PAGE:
Sunday, April 15, 2007

Church, churros & chocolate

This morning I got up around 8:30, put on my snazziest threads, and headed over to the cathedral for Sunday morning mass. Not out of an enormously developed sense of devotion, I regret to say, but for two slightly less admirable reasons. First, in the spirit of sociological inquiry - I wanted to see what it would be like. Second, I wanted to see inside the cathedral, and this avoided the 6€ fee that is charged during the week.

The powers that be are obviously wise to this second reason, because in fact not all of the cathedral is open to worshippers on Sunday morning. Nonetheless, what I saw was interesting. As was the mass. Since I've been seeing one touching display of family togetherness after another since getting to Spain - in the streets, in the cafés, in the bars at night - three generations out together, often as not, I fully expected mass to be a multi-generational experience as well. Boy was I wrong. At fifty, I was one of the youngest congregation members in the church. Attending mass appears to be something that young (and middle-aged) Spaniards appear happy to leave to the older generation.

Or maybe I just picked too early a time. This thought occurred to me when I got back to Señora Rosa's shortly after 11am to find that nobody else in the house was up yet. I don't know whether to be impressed or shocked, because I have never considered myself a morning person.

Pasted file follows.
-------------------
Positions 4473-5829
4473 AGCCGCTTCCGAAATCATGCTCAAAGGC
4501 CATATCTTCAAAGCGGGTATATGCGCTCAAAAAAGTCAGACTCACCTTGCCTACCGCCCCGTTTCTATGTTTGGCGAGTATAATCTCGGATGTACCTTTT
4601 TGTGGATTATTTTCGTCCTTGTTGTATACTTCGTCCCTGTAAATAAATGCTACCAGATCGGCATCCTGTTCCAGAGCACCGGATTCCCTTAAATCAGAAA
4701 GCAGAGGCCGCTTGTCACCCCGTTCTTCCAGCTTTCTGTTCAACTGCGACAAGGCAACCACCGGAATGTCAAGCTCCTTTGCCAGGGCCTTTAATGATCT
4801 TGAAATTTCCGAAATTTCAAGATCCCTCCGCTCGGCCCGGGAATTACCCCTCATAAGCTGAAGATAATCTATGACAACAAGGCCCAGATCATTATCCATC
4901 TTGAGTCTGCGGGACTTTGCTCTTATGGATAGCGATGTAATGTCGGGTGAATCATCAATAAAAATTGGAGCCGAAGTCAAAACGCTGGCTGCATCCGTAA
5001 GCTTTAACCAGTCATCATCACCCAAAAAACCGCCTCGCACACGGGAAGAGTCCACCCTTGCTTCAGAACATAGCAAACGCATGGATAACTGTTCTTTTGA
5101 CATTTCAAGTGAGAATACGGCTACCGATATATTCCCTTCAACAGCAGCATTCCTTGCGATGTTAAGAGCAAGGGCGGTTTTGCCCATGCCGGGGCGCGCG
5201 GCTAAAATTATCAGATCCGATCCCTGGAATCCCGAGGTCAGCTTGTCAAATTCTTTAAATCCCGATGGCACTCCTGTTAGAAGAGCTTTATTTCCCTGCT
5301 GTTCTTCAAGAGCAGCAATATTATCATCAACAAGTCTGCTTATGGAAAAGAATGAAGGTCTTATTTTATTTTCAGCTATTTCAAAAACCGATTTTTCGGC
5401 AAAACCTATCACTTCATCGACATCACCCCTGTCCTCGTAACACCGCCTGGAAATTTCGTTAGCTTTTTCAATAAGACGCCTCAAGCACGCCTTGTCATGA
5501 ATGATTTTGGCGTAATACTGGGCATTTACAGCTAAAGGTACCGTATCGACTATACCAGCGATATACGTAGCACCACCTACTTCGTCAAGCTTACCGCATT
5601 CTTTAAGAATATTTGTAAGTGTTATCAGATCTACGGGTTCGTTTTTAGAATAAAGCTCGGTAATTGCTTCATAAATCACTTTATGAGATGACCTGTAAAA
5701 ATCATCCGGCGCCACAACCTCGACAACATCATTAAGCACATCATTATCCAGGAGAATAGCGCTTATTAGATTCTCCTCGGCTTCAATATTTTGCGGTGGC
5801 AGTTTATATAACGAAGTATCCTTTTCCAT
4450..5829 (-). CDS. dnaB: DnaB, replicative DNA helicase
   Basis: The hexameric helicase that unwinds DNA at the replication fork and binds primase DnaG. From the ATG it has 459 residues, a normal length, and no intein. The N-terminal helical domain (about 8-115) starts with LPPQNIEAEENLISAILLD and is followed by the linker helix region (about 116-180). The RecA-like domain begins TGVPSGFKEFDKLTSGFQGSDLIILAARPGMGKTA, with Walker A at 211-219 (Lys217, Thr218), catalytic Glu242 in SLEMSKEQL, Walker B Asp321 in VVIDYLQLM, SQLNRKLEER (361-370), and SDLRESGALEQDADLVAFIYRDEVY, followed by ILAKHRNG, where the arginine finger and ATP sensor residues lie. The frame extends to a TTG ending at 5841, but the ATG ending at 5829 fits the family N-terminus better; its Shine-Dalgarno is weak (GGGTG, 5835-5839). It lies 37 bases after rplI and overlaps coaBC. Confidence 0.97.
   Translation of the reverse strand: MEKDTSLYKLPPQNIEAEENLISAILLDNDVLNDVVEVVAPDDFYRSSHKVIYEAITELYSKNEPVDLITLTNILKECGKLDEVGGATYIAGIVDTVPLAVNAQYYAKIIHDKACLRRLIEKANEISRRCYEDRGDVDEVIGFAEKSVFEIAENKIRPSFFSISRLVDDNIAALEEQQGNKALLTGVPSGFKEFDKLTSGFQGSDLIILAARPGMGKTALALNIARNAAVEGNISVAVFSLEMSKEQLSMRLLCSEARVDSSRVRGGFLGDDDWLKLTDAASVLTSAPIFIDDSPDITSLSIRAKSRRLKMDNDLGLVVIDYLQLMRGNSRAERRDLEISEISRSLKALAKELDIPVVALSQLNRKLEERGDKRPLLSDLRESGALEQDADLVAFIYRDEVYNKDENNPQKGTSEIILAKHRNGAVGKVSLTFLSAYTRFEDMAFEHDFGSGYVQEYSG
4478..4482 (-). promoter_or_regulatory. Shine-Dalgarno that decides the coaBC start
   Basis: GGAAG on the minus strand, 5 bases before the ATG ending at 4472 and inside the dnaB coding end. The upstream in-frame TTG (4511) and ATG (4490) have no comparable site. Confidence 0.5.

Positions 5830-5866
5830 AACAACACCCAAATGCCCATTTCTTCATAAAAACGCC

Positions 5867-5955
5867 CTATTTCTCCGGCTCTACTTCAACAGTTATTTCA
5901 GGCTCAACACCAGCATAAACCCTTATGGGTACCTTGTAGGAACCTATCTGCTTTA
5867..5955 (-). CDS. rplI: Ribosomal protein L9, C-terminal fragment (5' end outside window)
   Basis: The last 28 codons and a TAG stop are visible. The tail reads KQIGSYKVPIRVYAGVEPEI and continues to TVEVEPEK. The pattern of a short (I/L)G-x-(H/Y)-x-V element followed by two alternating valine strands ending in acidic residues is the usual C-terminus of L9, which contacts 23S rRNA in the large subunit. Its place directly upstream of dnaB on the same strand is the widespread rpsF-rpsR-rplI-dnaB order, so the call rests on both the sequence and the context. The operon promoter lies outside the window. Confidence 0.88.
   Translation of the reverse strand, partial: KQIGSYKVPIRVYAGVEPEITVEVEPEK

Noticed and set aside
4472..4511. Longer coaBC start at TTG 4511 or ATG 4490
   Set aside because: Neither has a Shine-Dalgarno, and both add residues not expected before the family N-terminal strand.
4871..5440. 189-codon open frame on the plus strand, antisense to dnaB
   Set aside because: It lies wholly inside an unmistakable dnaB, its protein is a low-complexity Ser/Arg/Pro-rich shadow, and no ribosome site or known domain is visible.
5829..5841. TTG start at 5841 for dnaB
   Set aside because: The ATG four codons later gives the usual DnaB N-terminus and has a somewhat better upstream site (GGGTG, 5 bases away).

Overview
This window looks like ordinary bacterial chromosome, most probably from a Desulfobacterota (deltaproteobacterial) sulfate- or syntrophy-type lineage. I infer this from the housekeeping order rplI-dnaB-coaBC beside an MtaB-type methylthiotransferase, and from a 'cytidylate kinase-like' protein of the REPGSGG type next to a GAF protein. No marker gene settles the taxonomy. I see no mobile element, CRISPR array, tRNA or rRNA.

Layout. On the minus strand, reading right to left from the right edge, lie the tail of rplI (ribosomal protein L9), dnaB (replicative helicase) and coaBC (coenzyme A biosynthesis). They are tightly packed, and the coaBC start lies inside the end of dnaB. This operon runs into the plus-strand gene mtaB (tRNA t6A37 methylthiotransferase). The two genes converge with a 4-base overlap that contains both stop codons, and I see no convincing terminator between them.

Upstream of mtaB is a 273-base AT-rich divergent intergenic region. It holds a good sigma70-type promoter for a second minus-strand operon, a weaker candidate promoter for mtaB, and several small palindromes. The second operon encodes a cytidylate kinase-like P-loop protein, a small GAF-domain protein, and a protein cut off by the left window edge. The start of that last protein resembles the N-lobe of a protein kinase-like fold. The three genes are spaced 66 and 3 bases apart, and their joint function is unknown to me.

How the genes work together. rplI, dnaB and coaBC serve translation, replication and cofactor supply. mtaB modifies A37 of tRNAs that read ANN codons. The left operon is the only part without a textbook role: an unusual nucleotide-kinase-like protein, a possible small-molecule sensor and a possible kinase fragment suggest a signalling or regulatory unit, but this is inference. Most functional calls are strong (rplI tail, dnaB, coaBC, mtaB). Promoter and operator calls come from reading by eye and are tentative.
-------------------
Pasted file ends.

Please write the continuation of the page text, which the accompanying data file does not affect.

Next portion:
One other disappointment at mass was the sermon. I was mentally settled in for a good 20-minute job, even had my little Moleskine (hi Dr Heidi P!) notebook to jot down good vocabulary words. What did we get? Two minutes, maximum.

To console myself on the way home I had to stop at a churrería, for some churros and chocolate. I took a picture, so that my blog-readers could share vicariously.

Churrería almost displaces murcielago as my favorite word of the moment. In part, because it's so much fun to watch my charming classmate Charlotte, from Lille, wrinkle her nose as she tries to pronounce it. But then I remember that murcielago is the only word in Spanish containing all five vowels (or so I´ve been told). Also deserving honorable mention this week, michelinitos, meaning love handles.

Plain people of Ireland: this Charlotte girl, does she have a sister?
The management: Silence, curs!

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